Philippines largest TV network ABS-CBN ordered shut

Allies of President Duterte refused to renew station’s 25-year licence following his tirades against the company.

ABS-CBN, the Philippines’ largest television network, has been ordered to cease operations after President Rodrigo Duterte’s allies in Congress refused to renew the station’s 25-year licence.

In an order issued on Tuesday, the government agency tasked with awarding broadcasting licences said “absent a valid Congressional Franchise, as required by law”, the network should stop its various television and radio operations.

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The National Telecommunications Commission (NTC) said ABS-CBN’s license expired on May 4 and gave the station 10 days to respond.

In an interview with ABS-CBN’s radio station, DZMM, NTC Deputy Commissioner Edgardo Cabarios said that the order is “immediately executory”, and Department of Justice Secretary Menardo Guevarra affirmed the legal opinion.

In a statement, which was first read on-air over DZMM, the ABS-CBN management said that it will abide by the order and will stop operation by the end of Tuesday.

After ABS-CBN files its response within the next 10 days, a hearing will be scheduled as soon as the coronavirus emergency lockdown in Metro Manila and other areas of the country is lifted.

On Sunday, Duterte’s Solicitor-General Jose Calida issued a statement warning the NTC of prosecution if it did not carry out the closure order.

Calida, the top government lawyer, said there was no legal basis to give the company even a provisional licence as it awaited approval from Congress, which resumed its session on Monday after a recess.

Brazen clampdown of the freedom of the press

In a speech at the House of Representatives on Tuesday, Congress member Arlene Brosas denounced the order as a “brazen clampdown of the freedom of the press.”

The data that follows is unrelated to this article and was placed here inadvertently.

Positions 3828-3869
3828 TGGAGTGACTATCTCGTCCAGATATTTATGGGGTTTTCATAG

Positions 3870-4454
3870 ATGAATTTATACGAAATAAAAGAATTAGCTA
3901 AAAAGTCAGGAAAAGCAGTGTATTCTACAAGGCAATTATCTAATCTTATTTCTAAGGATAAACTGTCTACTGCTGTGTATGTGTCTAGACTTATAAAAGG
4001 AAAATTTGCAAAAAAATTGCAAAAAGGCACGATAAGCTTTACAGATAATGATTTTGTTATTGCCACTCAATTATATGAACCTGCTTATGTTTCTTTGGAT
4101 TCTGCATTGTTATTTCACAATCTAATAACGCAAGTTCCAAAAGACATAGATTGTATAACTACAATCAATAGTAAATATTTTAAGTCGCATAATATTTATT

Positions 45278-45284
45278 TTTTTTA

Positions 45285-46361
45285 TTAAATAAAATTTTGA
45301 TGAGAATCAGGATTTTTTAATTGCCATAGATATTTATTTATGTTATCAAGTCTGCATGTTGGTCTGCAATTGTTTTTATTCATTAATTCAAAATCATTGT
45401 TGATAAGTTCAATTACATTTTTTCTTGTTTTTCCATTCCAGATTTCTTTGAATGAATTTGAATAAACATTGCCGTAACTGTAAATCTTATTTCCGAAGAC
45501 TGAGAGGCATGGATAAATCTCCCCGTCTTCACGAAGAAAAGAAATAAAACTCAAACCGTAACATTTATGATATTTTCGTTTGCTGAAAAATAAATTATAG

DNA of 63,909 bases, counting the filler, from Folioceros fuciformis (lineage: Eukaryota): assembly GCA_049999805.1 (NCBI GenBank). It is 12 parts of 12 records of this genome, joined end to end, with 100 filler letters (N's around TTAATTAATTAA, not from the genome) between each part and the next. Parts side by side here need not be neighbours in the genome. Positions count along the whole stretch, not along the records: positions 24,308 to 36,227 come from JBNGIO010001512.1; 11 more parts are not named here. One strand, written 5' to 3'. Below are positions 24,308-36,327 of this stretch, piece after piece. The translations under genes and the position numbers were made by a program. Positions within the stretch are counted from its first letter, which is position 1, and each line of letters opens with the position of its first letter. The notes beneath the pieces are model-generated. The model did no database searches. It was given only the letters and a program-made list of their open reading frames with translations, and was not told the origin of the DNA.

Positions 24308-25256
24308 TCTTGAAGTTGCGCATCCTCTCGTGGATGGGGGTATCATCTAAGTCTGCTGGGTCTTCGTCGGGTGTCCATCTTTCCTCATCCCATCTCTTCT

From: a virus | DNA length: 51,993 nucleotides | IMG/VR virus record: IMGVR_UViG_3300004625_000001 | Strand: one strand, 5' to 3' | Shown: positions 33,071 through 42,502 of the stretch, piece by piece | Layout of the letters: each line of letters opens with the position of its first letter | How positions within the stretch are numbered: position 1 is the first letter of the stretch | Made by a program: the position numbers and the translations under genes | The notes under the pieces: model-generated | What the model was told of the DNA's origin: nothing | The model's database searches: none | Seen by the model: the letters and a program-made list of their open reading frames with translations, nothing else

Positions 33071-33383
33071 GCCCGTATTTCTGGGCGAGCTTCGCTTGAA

Danilo Arao, journalism professor at the University of the Philippines, said that NTC’s decision reflects that limits of its independence as a government body under the office of the president.

Calida, the solicitor-general, maintained that the NTC has no power to issue any such licence to ABS-CBN, citing provisions in the Philippine Constitution which, he said, gave Congress “exclusive powers”.

“Although this legislative power may be delegated to administrative agencies through a law, at present, there is no such law giving the NTC or any other agency the power to grant franchises to broadcasting entities.”

A 2003 Philippine Supreme Court decision also ruled that the NTC could not issue a provisional permit without the legislature’s backing.

In a statement on Tuesday, the National Union of Journalists of the Philippines denounced the “dastardly move” of the Duterte administration.

“All this stems from President Rodrigo Duterte’s personal vendetta against the network, whose franchise renewal he pledged to block.

“It sends a clear message: What Duterte wants, Duterte gets. And it is clear, with this brazen move to shut down ABS-CBN, that he intends to silence the critical media and intimidate everyone else into submission.”

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